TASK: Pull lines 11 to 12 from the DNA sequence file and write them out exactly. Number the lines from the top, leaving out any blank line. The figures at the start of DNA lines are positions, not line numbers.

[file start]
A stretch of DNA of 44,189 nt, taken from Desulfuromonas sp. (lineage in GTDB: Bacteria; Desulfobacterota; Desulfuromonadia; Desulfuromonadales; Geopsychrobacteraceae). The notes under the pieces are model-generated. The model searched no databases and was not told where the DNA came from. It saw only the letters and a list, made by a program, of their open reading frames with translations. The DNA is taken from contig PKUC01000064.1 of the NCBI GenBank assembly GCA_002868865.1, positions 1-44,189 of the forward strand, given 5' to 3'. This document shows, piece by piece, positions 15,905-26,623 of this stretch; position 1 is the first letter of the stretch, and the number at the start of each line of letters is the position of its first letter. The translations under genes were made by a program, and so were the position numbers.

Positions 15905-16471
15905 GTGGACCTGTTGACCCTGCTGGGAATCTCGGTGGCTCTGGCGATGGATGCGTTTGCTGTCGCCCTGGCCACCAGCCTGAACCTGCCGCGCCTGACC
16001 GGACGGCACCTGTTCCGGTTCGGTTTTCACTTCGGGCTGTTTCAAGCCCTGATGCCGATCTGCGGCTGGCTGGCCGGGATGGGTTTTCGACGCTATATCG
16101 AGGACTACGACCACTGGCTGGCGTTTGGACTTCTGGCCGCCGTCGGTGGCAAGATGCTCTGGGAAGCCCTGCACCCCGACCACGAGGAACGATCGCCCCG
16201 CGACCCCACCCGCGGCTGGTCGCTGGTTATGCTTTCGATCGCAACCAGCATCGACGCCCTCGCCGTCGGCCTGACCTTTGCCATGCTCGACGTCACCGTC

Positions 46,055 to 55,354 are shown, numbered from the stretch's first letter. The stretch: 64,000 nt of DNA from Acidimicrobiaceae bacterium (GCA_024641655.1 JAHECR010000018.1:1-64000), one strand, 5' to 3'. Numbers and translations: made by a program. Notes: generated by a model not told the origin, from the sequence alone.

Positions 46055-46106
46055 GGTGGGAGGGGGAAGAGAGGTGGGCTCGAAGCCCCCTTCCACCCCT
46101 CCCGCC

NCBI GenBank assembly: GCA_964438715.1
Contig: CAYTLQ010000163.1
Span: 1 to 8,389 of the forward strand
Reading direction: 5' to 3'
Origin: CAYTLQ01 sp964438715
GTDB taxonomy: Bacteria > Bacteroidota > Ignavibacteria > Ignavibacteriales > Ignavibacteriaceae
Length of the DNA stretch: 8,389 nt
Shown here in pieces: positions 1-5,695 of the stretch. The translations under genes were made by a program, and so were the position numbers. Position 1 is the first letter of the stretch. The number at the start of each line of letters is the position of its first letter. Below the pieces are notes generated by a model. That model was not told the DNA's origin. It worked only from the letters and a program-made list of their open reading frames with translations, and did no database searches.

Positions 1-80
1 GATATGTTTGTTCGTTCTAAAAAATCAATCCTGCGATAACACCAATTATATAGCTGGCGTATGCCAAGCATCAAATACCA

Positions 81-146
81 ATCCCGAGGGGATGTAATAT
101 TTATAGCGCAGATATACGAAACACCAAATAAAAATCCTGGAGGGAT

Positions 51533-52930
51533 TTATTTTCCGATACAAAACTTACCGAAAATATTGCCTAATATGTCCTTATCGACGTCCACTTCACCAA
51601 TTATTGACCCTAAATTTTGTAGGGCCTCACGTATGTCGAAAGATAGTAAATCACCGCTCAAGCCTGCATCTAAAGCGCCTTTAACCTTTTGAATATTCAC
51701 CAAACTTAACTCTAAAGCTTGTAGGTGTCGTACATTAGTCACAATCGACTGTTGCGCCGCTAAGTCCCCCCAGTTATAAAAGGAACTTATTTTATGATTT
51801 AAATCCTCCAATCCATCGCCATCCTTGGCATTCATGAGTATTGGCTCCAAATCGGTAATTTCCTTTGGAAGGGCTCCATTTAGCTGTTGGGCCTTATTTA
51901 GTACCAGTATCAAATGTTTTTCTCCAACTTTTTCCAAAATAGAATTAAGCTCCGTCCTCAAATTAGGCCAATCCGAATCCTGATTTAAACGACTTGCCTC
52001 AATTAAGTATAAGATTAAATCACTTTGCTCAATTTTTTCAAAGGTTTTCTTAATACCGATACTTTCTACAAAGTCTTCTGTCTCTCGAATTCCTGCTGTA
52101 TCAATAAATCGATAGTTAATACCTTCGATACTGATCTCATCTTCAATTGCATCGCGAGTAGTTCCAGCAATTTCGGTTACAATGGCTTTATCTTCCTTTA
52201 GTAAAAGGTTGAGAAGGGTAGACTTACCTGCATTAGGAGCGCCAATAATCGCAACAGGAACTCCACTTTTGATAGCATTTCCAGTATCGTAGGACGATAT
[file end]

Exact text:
NCBI GenBank assembly: GCA_964438715.1
Contig: CAYTLQ010000163.1